Dinner for four … then in lurches a drunken Behan wearing a filthy raincoat

THE QUARE FELLOW: Brendan Behan hard at work, August 1952.
Photograph: Daniel Farson/Getty Images


It is not often that a quiet restaurant dinner for four is interrupted by one of the greatest writers of his time falling drunkenly out of the kitchen and pulling up a chair.

But when I reveal that the person in question was Ireland’s Brendan Behan perhaps it becomes clearer.

After all the great Dublin-born poet, playwright, author described himself as “a drinker with a writing problem”. He said he only drank on two occasions – “when I’m thirsty and when I’m not”.

Our memorable encounter occurred in 1960 when Behan, then enjoying the successes of his plays The Quare Fellow and The Hostage, plus his autobiographical novel Borstal Boy, made a brief, unannounced visit to Manchester.

 He said he had two missions: Firstly to seek out Shelagh Delaney, the Salford-born writer whose play A Taste of Honey was receiving rave notices, whom he described as “the only flower left in this cultural desert”.

And secondly to revisit Strangeways Prison where he was imprisoned in 1947 after he had tried to free a fellow IRA member.

At that time I was a reporter on the Manchester Evening News and a few days earlier had interviewed two former French Legionnaires who were opening a restaurant in the then rougher part of the city, Moss Side.

 My wife Barbara and I decided to try out this new establishment. With us came Jack Macnamara, then at the start of his 36 years as the highly respected rugby league correspondent of the MEN (and like Barbara a New Zealander), and his friend Una.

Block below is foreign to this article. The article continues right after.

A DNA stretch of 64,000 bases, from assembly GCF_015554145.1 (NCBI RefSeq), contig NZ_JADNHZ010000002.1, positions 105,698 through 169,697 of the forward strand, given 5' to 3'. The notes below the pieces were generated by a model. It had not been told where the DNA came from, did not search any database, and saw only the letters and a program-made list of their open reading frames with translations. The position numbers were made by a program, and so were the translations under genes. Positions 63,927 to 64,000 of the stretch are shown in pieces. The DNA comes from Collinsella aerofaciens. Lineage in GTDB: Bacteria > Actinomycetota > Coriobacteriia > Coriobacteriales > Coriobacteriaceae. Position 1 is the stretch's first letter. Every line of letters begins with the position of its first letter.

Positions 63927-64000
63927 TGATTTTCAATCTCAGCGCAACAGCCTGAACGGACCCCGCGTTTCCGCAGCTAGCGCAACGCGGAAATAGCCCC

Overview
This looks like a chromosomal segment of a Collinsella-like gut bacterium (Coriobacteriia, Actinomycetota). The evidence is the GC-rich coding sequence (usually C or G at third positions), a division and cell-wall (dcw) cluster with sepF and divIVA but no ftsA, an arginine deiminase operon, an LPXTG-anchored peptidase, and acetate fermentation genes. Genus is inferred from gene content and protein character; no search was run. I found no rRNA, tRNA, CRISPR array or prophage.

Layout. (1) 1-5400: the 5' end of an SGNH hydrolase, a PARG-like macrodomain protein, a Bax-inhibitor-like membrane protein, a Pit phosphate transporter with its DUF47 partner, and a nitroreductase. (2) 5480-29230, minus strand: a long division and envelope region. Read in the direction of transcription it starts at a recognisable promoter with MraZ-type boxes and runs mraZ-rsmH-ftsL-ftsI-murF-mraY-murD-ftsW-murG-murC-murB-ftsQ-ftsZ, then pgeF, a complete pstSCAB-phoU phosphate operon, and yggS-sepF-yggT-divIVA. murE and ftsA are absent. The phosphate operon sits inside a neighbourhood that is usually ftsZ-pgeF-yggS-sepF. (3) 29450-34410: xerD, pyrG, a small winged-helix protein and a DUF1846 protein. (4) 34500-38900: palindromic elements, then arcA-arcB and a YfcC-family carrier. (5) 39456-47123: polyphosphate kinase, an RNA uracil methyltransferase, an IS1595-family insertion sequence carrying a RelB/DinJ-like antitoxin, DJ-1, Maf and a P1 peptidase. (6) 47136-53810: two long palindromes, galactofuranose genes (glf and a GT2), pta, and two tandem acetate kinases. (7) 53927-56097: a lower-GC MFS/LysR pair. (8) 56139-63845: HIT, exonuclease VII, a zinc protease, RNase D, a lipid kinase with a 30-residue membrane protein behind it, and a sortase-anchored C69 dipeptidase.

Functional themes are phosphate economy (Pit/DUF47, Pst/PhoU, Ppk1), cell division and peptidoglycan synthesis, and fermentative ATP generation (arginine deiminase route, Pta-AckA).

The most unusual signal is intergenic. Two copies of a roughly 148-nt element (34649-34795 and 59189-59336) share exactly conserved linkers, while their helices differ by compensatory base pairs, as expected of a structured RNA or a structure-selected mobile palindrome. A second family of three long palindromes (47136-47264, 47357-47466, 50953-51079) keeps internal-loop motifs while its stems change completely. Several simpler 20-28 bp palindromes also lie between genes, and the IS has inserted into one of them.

We were enjoying the ambience and food of the small restaurant when a sudden commotion caused all eyes to turn toward the entrance to the kitchen. Out stumbled this dishevelled man in a filthy raincoat, and immediately recognisable as the famous Irishman pictured in the latest evening papers.

 Now I have a reputation within my family of attracting drunks who others are trying to avoid. Maybe I appear a kindred soul but there have been many instances of friendly banter and offers of drink (Eastern European boatmen with their vodka, slivovic, tuica especially). 

 “Dad attracts them like flies” is the usual comment – and that night in Moss Side was no exception.

Brendan Behan grabbed a chair from a nearby table and shoved it between Jack and me. Then he lifted his chubby arms and placed them round our shoulders. Through his glazed eyes he stared across at the dumbfounded Barbara and Una and said in his thick Dublin accent:  “Aw right. I know what you’re t’inking. We drink too much, we smoke too much and we go out with too many women. But I’ll tell you one t’ing – we fuckin’ love you”.

With that he pushed back his chair, stood, looked around and made a beeline for the chef who had come out to see what was happening. 

Behan grabbed him by his shirt and seat of the pants, raised him in the air and shouted: “Three cheers for Monsieur le chef”. He then dropped him unceremoniously and staggered out of the door, never to be seen again.

Four years later the drinking got the better of the writing and he died, aged 41. 

JOHN JACKSON is author of Reflections of a Mirror Man (Amazon)

 26 February 2024